Note: This is the combined version of a two-part series on narrative design for games.
It would be easy to say that everything is better when you add a story to it. You know, like bacon, story makes everything better. But unfortunately, that has not always been the assumption in the game industry, where writers sometimes find themselves fighting for story territory in the games they're working on, or brought in too late in a game's development, when they're expected to shoehorn a story into a game that doesn't have one--and desperately needs one.
I've also seen story handled badly in games, which only perpetuates the problem.
But since the primary reason players come to a game is TO PLAY A GAME, it begs the question: Why does story matter?
We can approach this by first brainstorming from our own observed experiences. What does story add to the games you've played? What would your experience of the games be like if there were no stories?
As a writer first, and a gamer second, I'm someone who comes to games LOOKING FOR THE STORY. But the reason I'm drawn to games at times instead of books is for the interactive experience. I want to co-create the narrative, and that can mean anything from making choices that shape my player character, as I did in Firewatch and The Walking Dead, to uncovering clues about my character's past in the Gardenscapes series of Match-3 builder games.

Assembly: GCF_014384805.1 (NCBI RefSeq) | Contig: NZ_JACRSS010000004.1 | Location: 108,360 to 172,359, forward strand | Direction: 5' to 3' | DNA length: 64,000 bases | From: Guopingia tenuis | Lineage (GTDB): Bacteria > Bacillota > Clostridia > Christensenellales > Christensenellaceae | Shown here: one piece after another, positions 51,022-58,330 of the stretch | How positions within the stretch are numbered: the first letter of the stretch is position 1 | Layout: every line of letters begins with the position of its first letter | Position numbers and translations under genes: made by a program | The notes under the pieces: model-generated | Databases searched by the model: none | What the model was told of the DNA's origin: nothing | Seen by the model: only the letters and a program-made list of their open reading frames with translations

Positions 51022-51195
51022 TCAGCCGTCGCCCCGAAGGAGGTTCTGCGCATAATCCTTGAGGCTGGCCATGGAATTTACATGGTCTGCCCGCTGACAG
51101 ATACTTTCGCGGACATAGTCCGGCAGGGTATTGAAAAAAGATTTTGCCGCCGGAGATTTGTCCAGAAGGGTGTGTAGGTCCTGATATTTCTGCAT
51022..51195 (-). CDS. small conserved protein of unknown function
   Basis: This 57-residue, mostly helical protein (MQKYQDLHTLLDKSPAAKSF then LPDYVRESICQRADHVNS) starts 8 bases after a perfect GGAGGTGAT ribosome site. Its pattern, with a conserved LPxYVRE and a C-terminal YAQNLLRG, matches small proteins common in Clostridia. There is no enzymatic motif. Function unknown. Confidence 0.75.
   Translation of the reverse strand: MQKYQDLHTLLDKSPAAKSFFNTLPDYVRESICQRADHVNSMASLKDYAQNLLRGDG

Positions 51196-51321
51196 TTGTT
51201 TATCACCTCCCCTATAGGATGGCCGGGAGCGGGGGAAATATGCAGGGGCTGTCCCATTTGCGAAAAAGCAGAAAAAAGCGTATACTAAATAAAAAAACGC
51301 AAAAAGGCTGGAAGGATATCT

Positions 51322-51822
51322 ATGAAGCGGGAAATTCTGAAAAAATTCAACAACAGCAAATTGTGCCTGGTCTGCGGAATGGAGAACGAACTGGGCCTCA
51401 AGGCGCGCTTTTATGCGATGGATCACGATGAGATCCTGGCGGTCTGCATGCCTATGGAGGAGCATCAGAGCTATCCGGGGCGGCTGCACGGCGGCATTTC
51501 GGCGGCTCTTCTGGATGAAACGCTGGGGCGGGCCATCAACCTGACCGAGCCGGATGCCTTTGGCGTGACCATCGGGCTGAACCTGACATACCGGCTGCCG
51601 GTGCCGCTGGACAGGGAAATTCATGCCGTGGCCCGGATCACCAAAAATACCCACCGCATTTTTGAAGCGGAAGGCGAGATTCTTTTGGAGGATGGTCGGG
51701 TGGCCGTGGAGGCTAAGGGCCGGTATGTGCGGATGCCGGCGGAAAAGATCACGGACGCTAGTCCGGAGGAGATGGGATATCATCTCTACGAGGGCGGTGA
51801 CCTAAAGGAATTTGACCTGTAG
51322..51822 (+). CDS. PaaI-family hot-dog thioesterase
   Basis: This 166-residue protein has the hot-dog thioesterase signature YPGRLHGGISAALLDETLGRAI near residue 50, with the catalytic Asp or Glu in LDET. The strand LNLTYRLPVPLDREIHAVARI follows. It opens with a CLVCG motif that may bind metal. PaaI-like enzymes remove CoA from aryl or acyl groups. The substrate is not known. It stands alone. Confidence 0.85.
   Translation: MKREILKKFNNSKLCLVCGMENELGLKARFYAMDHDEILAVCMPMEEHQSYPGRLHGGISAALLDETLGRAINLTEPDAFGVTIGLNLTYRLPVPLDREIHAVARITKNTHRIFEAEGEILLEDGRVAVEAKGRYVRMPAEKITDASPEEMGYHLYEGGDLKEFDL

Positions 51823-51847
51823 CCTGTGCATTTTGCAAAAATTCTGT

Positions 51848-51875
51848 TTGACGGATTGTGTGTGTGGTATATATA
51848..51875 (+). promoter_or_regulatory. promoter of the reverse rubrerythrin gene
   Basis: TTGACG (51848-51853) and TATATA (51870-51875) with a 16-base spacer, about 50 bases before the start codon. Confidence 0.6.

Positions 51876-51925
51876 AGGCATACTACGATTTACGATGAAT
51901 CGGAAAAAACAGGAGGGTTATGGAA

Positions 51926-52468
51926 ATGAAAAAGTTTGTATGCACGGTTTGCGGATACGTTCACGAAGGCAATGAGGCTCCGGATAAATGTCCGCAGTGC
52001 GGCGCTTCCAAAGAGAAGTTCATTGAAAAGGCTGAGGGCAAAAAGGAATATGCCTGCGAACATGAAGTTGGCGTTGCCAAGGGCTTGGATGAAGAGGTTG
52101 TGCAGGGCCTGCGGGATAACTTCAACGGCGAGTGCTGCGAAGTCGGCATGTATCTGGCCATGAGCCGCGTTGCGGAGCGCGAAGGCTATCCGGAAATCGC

I also want to play. I enjoy the hunt for clues, the Match-3 game, the strategizing, decision-making, and puzzle-solving. By the way, I don't like to kill in my games and kind of think it's weird that we associate video games primarily with killing, but I don't mind shooting at targets. I struggled with this aspect of The Walking Dead even though my victims were, um, already dead.
Next, to find evidence to support story's place in games, we might look at what experts have said. I like this quote from Jonathan Gottschall's book The Storytelling Animal: How Stories Make Us Human:
Human minds yield helplessly to the suction of story. No matter how hard we concentrate, no matter how deep we dig in our heels, we just can't resist the gravity of alternate worlds.
"Suction" hits it for me. Just watch a person's eyes light up when you say, "Let me tell you a story..."
We can also look at this more scientifically, and more specifically about games, through data. The Entertainment Software Association surveys players annually, and they ask what drives their purchase decisions. Story is always a major factor.
Lastly, I can share what experience has shown me to be true about games. I've worked in the industry for more than a decade, and about half that time I spent at Big Fish, a major publisher of a wide variety of games.